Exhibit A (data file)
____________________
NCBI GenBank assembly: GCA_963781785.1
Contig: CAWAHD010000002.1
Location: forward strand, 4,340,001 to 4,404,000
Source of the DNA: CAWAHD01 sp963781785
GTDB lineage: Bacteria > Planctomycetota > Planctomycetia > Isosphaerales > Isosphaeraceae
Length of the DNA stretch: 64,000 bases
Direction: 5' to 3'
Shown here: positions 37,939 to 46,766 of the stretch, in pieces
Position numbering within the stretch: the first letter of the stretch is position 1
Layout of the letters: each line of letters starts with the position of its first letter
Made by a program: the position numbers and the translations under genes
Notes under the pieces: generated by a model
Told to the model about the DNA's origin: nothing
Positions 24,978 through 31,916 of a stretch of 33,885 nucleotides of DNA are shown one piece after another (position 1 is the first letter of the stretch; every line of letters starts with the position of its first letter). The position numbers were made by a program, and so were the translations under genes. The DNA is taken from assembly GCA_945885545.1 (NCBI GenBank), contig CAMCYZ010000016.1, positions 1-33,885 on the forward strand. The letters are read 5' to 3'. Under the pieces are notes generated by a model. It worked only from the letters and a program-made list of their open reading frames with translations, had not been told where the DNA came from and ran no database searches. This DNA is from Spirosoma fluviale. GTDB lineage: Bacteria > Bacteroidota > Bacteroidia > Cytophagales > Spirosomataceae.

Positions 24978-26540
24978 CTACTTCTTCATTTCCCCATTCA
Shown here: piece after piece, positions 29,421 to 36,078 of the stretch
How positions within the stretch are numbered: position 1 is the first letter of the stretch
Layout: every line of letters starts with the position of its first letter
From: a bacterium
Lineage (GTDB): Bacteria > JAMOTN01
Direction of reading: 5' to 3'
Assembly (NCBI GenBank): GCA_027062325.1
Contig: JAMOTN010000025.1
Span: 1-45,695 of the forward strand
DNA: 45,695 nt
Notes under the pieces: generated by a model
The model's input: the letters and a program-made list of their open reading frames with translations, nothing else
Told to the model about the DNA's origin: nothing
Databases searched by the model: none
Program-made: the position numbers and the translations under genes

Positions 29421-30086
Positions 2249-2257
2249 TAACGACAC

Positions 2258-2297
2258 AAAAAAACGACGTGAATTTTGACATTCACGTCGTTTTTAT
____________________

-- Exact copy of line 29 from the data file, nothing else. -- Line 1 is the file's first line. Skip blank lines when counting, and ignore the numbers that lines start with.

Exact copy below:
Told to the model about the DNA's origin: nothing